Taxes on ESPP get very complicated and the above examples are a huge oversimplification. If you plan to participate in your ESPP, you’ll definitely want to run it past your tax preparer.

So should I participate or not?

To recap, some pros of participating:

  • Enforced savings
  • Free money! (Who doesn’t like free money??)

And cons:

  • Concentration risk
  • Increased tax complexity
  • Reduced cash flow
  • Potential volatility if you hold the stock
  • The manual process of selling and then reinvesting into some other vehicle (or as I like to call it, the “hassle factor”).

Like I said, I do not consider participation to be a no-brainer and there are definite downsides to be aware of. But ESPPs can be a fantastic benefit if you manage them properly. Consider working with a financial planner to decide if it’s the right option for you.

 

Where do I even start with my RSUs?

One of the most common issues facing my clients is how to manage their equity compensation, specifically restricted stock units (or RSUs). If you work in the tech industry, there’s a good chance that you receive RSUs as a part of your total compensation package. They can be a huge upside for you, if they are managed well, but they can also be very risky.

What the heck are RSUs?

Let’s start with what RSUs are and how they typically work. For the sake of this article, I’ll be referring to RSUs in a publicly traded company (think Amazon, Facebook or Salesforce). Essentially, your company has awarded you some kind of bonus but you don’t actually get it right away. Bummer. A cash bonus is pretty easy to understand, right? A “bonus” in the form of RSUs just takes a little longer to receive. You have to wait for the shares to vest. If your employer grants you 100 shares of Amazon stock, vesting over 4 years, you don’t have to do anything at all today. You will receive 25 shares of Amazon stock that vest each year for the next 4 years.

In other words, based on the vesting schedule, your RSUs will come to you over a period of time. You don’t have to do anything to get them. In that regard RSUs are a lot more straightforward than stock options. The only decision you really have to make is when to sell them.

An example of how this works:

As mentioned above, your company grants you 100 RSUs vesting annually over 4 years (many companies actually have shares that vest monthly or quarterly, but for the sake of simplicity, let’s assume they vest annually only).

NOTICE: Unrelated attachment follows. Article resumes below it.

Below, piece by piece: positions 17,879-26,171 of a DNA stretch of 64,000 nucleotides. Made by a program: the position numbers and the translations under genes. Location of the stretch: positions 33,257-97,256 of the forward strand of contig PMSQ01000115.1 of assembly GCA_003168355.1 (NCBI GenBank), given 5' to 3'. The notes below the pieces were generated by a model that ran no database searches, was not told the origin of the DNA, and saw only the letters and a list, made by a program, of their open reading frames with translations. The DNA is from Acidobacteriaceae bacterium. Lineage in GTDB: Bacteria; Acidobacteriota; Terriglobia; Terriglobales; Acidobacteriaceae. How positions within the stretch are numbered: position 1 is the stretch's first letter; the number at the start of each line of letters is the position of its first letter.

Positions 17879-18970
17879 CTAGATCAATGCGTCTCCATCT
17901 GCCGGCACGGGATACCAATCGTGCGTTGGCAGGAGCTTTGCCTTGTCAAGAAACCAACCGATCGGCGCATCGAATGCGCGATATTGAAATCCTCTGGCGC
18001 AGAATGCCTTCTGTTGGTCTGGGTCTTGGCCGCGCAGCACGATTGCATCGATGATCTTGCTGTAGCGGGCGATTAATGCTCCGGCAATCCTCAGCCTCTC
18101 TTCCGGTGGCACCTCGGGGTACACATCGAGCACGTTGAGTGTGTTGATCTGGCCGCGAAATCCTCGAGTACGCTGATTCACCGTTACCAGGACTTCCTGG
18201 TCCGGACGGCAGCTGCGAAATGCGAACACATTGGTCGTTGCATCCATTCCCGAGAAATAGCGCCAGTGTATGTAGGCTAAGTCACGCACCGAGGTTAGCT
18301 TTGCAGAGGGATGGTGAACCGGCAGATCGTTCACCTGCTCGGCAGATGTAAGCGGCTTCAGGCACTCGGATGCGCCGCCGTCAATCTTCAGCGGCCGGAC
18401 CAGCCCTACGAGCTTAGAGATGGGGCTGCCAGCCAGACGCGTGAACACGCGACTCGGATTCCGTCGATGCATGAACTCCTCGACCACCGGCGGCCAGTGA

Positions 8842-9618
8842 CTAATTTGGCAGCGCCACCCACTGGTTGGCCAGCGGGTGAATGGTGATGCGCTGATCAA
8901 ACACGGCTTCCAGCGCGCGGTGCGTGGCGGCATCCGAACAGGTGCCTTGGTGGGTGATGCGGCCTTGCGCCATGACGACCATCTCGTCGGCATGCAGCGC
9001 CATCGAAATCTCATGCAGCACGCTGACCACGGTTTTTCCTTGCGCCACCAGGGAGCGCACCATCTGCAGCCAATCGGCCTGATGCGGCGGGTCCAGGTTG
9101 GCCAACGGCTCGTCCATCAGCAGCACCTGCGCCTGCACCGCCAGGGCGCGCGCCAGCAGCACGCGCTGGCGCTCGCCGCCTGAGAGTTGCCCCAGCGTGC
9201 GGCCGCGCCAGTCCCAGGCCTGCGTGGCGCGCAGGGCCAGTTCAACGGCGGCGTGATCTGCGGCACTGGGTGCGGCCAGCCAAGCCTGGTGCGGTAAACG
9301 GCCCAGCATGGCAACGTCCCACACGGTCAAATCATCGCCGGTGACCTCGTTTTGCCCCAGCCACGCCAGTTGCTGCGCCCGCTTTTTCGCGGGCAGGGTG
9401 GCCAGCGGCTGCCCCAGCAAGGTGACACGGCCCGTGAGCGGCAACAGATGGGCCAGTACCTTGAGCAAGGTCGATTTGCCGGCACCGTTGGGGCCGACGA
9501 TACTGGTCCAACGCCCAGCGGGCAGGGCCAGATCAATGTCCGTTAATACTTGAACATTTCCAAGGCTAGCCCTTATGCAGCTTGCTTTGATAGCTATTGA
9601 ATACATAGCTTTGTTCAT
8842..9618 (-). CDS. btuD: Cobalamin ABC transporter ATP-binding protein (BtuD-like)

1/1/2020: company grants you 100 shares

1/1/2021: the first 25 shares vest

1/1/2022: another 25 shares vest

1/1/2023: another 25 shares vest

1/1/2024: the final 25 shares vest

TAXES

When your shares vest, your company will sell a portion of what vests to cover the taxes. In many ways, this is great! They sell some for taxes, pay the IRS, and the rest is yours. Instead of 25 shares, you might receive 19 after taxes. The challenge is that most companies sell only the statutory minimum of 22%. A lot of people get burned by this when tax time comes around. Imagine you’re in the 35% tax bracket but your company only withheld 22% for taxes. You’re going to owe the IRS a chunk of change, which you may not have handy (unless you sell some of your shares). If you have done some tax planning, and you’re prepared for this tax hit, you’ll be fine. But there are plenty of folks who are caught by surprise in this situation. 

Another factor regarding the taxes, is what happens when you decide to sell your remaining vested shares. When you sell your vested shares, you will owe taxes again (either short-term or long-term capital gains) on the growth from the value at vesting to value when you sell. Many people think there’s a long-term tax benefit to holding the shares for 12+ months after they vest. I can almost guarantee one of your co-workers has suggested this to you. However, if you sell your RSUs as soon as they vest, there will be virtually no gain (i.e. growth) from the value at vest. In fact, the longer you hold your RSUs, the riskier they become as the share price is not guaranteed to go up (try telling that to a long-time Amazon employee!).

Why are RSUs risky and how should you think about them?

The reason why holding RSUs is risky, is that your company’s stock price is not guaranteed. It could certainly go up, but it can just as easily go down. If you have a large percentage of your net worth tied up in your company stock, not to mention having your salary + benefits tied to your employer, this could be pretty nerve-wracking. 

One of my favorite ways to frame this for clients is this: “If your employer gave you a cash bonus (instead of RSUs), would you invest it in your company stock?” I have yet to meet someone that says yes. It’s very easy to get caught up in emotions with RSUs, but I find this way of looking at them to be very useful. In many cases, it makes sense to sell them and do something else with the proceeds (invest in a more diverse set of funds, use towards other short/long-term goals), but there is no one-size fits all advice here. I recommend you talk with a financial planner who understands RSUs and ideally also work with a tax preparer who is proficient in this capacity. Together with these professionals, you can devise a strategy for managing your RSUs.